If you're planning to be a sole trader or you're already one and in need of financing, you can apply for a loan. There are loan products designed for small business owners who are non-employing. Currently, 63% of sole traders make up the businesses in the country and play an essential part in the economy. That said, if you think you might benefit from a sole trader loan, the following information will be useful to you.
Are Sole Traders Allowed To Get Business Loans?
If you put in the effort to research, you may find low rate loans for sole traders in the market. However, to get an idea of how loans work for sole traders, you need to understand the nature of a sole trader. As the name implies, sole traders or proprietors are independent businesspeople who handle all aspects of running their business independently. This includes its expenses, debts, and losses. Hiring employees is a choice of the sole trader, albeit many run businesses by themselves.
When seeking capital for a business, a sole proprietor may find it difficult to secure a loan due to the high-interest rates typically associated with it. The good news is that sole proprietors who know where to seek can find options for obtaining company financing One should understand that sole traders will likely find it difficult because lenders see them as businesses that generate less income, are high-risk borrowers, and lack the proper financial requirements.
What Requirements Do Lenders Require?
Various lenders will have different requirements for borrowers, but the following are the most commonly requested documents they would require from sole traders when applying for a business loan.
- Proof Of Income – These requirements will tell the lender about the state of your business. Typically, it would be best to compile your income statements for the past two years, tax returns, profit and loss statements, and details on how you get paid.
- Stability Of Income – Since self-employed people's monthly income can fluctuate, a two-year income statement is commonly required. You must understand that lenders need to analyze how likely you are to repay your loan by looking at your source of income. In addition, the lender will also consider your ability to save money and the frequency with which you can do so. Other possible requirements that lenders might ask from you are interim financial statements and a list of debtors and creditors.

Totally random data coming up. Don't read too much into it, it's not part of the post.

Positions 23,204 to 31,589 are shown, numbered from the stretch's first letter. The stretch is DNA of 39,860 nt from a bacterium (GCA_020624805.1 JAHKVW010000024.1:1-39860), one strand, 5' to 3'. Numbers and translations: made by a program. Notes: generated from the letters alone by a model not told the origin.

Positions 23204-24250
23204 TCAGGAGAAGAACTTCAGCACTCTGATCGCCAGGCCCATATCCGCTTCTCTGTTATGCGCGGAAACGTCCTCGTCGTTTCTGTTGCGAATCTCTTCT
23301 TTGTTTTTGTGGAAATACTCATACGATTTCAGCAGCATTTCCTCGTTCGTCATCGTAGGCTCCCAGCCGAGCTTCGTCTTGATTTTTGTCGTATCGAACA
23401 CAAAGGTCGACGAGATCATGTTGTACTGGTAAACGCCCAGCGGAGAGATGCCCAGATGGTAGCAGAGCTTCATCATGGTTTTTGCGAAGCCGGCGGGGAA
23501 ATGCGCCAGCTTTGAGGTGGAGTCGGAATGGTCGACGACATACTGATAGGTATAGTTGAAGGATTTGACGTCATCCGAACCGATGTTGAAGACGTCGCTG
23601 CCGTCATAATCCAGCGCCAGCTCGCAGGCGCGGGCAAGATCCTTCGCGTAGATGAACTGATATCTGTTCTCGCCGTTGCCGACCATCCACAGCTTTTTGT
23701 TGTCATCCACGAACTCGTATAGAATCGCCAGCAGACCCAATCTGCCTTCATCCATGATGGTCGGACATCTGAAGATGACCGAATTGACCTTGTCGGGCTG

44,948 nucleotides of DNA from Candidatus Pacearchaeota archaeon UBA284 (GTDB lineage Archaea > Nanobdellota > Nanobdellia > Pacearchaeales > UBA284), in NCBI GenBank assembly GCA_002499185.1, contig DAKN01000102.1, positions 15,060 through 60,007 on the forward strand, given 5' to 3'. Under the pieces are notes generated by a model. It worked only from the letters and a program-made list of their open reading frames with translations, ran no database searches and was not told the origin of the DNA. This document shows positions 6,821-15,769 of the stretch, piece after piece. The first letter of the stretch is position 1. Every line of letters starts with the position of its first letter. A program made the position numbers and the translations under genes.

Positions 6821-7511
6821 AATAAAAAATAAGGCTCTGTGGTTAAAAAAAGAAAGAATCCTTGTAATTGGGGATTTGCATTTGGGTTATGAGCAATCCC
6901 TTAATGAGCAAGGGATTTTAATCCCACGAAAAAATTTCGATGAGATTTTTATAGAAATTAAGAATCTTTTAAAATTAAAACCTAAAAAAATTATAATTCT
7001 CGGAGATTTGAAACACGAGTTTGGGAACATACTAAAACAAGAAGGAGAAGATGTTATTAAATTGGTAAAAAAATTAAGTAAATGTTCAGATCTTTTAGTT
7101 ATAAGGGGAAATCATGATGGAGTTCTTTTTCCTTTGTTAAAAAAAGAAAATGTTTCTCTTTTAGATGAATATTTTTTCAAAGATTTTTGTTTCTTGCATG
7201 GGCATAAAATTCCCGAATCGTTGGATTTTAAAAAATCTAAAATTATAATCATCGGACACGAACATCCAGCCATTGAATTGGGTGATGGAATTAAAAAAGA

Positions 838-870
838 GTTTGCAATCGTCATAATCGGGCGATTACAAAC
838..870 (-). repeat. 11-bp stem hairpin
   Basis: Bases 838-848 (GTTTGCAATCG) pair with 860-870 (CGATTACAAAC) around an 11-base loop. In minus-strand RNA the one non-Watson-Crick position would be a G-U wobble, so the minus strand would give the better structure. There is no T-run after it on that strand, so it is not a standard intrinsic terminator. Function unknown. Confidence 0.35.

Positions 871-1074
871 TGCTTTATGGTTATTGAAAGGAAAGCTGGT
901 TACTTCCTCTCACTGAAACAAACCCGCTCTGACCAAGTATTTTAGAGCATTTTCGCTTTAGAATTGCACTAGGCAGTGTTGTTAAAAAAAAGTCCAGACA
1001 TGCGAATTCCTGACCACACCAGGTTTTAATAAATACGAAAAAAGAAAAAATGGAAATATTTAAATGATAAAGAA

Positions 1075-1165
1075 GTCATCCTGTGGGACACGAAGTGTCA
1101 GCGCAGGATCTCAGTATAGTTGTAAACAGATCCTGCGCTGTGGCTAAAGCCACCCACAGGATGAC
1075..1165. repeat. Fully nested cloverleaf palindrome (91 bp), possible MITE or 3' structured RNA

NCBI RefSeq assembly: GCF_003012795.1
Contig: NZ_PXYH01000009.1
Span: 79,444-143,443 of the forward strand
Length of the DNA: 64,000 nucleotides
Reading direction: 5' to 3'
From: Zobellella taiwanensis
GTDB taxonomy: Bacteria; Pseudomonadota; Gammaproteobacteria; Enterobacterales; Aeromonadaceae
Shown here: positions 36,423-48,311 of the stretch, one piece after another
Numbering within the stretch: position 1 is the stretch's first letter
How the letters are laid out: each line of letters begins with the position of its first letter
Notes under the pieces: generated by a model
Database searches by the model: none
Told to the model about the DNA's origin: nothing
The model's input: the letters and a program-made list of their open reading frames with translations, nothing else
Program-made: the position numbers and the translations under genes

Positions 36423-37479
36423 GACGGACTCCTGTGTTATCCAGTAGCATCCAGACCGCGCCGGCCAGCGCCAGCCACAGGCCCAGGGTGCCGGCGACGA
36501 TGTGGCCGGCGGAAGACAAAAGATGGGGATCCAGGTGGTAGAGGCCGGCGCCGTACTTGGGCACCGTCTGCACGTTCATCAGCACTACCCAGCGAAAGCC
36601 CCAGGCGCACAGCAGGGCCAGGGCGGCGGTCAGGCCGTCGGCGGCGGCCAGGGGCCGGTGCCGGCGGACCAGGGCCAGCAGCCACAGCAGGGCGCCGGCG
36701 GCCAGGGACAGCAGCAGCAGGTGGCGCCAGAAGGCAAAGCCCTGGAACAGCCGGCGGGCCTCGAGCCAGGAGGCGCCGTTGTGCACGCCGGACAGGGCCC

- Ratio Of Income To Expense – Prepare a list of your assets or properties, monthly payments made, and debts. The lender will use the information to determine your income-to-expense ratio. They’ll need to confirm if you're making enough income to cover your expenses without trouble.
Banks And Lenders Will Charge A High Interest
Due to the perceived high risk associated with lending money to a sole trader, banks typically charge very high-interest rates to such businesses. It is a mechanism for offsetting the inherent risk in finance. For instance, if a sole trader takes out a loan through a credit card, the interest they accrue may quickly add up, and they may also face penalties for late payments. In most cases, this issue happens when a sole trader borrows money from a bank, which is why so many business owners turn to alternative lenders.
What If You're A Sole Trader Operating For Less Than Two Years?
You may wonder if you can get a loan approval even if you've only been a sole trader for less than two years. Unfortunately, you probably won't get a loan because you still don't have your tax returns, which most banks require. Remember that financial institutions will only approve your loan application with proof of income, which is typically found in tax returns. The public will likely view your business as a risk.
On the other hand, some lenders may be willing to overlook the absence of tax returns if you have substantial employment experience in the same field. They might look into the income from your past job and use that as proof instead. For example, if you're currently a sole trader for only over a year but you've been working as an independent electrician for the past six years. Lenders will look favorably on this and view it as a solid job history, thus increasing your chances of getting a loan.
Independent small business proprietors who do not necessarily hire employees are referred to as ‘sole traders.’ In the case of financing options available to them, they need to be able to present the necessary documents and have an excellent credit and repayment history to qualify for a loan. While banks may prove challenging to approach, they should look into private lenders who are more likely to show leniency and help them with their loan needs.